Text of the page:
New California Laws Business Owners Should be Aware of in 2023

AdobeStock_360567140-300x200California Governor Gavin Newsom signed several laws in 2022 that will have a significant impact on employers throughout the state, with some laws becoming effective the moment they were signed and others becoming effective as of January 1, 2023. It is important for all employers to know that New Year’s Day marked the first day of the state’s new minimum wage for all employees that is set to be $15.50 per hour, regardless of employer size. As a business owner in California, you should be aware of the following new laws that have gone into effect in 2023. By familiarizing yourself with these new laws, you can help ensure that your business remains compliant and up to date with the latest regulations.

New employment laws in California relate to many different topics, ranging from off-duty marijuana use to leaves of absence to reproductive rights. If you’re facing a business litigation concern, make sure you seek out an experienced California business attorney at Structure Law, Group, LLP. With so many changes in the law, it’s important to stay informed and get the help you need to make sure you’re in compliance with all relevant laws.

To help you stay informed, here is a brief overview of some of the new laws that have gone into effect in 2023:

Assembly Bill No. 1041 (AB 1041)

The California Family Rights Act provides protected leave for certain employees to care for family members.  AB 1041 expands the definition of a family member by including “designated person” to the list of existing permitted family members, including a spouse, registered domestic partner, child, parent, parent-in-law, grandparent, grandchild, and sibling. A designated person under the California Family Rights Act defines will be an employee’s blood relative or someone who the employee considers family, but the Healthy Workplaces, Healthy Families Act defines a designated person as an individual the employee identifies at the time they request paid sick days.

AB 1949 further made it illegal for employers to discriminate or retaliate against employees taking bereavement leave, and requires employers with five or more employees to provides for five unpaid days of bereavement leave for the death of family members.

Senate Bill No. 1162 (SB 1162)

SB 1162 is known as the pay transparency law and requires employers employing a minimum of 15 people to include salary ranges in all job postings and requires all employers to provide salary ranges to existing employees upon request. Failure to comply with the law is punishable by a fine of up to $100 per employee, and subsequent violations are punishable by fines of up to $200 per employee.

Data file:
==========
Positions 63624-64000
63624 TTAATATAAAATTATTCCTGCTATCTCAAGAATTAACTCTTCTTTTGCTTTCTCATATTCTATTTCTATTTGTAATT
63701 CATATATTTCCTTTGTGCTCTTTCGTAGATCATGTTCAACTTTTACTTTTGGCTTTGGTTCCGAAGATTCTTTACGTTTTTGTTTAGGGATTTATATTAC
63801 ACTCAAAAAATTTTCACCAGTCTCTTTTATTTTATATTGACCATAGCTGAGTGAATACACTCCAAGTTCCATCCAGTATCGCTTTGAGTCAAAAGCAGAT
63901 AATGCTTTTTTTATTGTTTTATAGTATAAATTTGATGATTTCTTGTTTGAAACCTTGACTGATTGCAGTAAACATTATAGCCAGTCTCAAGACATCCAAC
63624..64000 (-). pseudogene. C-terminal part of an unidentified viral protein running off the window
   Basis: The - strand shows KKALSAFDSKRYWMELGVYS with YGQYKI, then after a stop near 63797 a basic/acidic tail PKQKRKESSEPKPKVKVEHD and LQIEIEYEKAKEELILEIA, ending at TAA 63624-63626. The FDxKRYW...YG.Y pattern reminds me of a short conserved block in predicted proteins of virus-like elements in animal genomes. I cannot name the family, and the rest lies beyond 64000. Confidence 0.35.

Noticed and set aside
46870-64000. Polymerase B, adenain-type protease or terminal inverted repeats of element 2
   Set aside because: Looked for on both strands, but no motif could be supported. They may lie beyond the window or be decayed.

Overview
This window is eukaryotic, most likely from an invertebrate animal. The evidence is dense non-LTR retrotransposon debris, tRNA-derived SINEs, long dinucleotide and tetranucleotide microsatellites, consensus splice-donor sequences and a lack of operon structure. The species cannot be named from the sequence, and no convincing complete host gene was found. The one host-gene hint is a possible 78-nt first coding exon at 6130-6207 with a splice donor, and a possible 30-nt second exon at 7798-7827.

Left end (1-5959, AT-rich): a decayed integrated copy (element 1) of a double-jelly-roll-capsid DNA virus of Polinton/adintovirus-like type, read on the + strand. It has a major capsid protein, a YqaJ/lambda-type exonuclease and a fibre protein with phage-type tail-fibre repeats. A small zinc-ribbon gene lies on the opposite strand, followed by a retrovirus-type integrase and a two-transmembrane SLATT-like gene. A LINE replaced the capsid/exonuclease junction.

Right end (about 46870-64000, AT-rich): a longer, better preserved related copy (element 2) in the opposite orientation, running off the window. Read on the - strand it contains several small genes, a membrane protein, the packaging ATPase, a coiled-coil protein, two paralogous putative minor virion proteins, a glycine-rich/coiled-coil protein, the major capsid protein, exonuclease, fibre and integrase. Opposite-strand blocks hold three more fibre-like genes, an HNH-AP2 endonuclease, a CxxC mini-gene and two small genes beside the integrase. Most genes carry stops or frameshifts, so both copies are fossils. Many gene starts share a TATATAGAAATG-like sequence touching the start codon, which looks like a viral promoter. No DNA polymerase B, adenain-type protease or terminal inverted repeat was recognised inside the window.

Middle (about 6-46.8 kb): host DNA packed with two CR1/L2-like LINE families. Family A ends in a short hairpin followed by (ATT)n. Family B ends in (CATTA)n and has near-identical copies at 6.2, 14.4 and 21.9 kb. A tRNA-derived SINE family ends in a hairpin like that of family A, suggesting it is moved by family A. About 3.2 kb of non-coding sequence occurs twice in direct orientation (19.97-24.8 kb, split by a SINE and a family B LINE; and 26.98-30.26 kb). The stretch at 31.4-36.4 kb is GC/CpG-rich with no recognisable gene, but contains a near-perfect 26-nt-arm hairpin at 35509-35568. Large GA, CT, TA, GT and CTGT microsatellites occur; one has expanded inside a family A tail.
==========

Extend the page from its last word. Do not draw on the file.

AB 2188 (effective January 1, 2024)

AB 2188 prohibits employers from discriminating against employees based on their use of marijuana outside of the workplace. Employers can still conduct tests to see if employees are impaired as there is consensus that an employee should not arrive at a worksite high or impaired.

SB 1044

SB 1044 prevents employers from taking adverse actions against employees who refuse to come to work or leave because of reasonable beliefs that workplaces are unsafe. The new law does not apply to first responders, disaster service workers, and health care workers.

California Privacy Rights and Enforcement Act (CPRA)

The CPRA amends the previous California Consumer Privacy Act (CCPA). It eliminates employer exemptions in the CCPA applicable to employee and applicant data while expanding on several areas of the CCPA.

The CPRA creates several privacy-related obligations for employers, such as:

  • Notifying applicants, employees, and contractors about categories of personal information that could be collected by the employer, and the purpose(s) for the collection and disclosure as well as sharing and retention of personal information
  • Employees’ rights to access or restrict the use or disclosure of certain categories of personal information
  • Employees’ rights to correct or delete personal information
  • Employees’ rights to request personal information collected about them during the preceding 12 months

AB 2693

AB 2693 extends the 2020 law requiring employers to notify staff and all other parties at a worksite of potential COVID-19 exposure. Notices can be posted in workplaces but must remain posted for 15 days.

SB 1126

SB 1126 relates to the CalSavers Retirement Savings Trust Act and expands the definition of an eligible employer from a person or entity with at least five employees to now only being a person or entity with at least one employee. The definition will now exclude sole proprietorships, self-employed people, and businesses that do not employ anybody besides the owners.

AB 2183

AB 2183 allows farm workers to choose between voting at a physical location or mailing a representation ballot card to an Agricultural Labor Relations Board office with respect to labor union votes. SB 931 also gives the Public Employment Relations Board the power to fine employers as much as $100,000 when it determines that workers were prevented from participating in a union.

Contact Our Experienced California Business Litigation Lawyers Today

If you or your company have any kind of business legal concern, Structure Law Group, LLP is here to help. Our experienced business attorneys are dedicated to providing quality legal representation to clients in California, with offices in both Los Angeles and San Jose. At SLG, we understand how difficult it can be to navigate the constantly changing legal landscape. Our experienced California business litigation lawyers are here to help you find workable solutions and guide you through the process. Give us a call at (408) 441-7500 or contact us online for a consultation and let us show you how we can help. Our team is friendly, knowledgeable, and committed to providing the best legal advice and representation possible.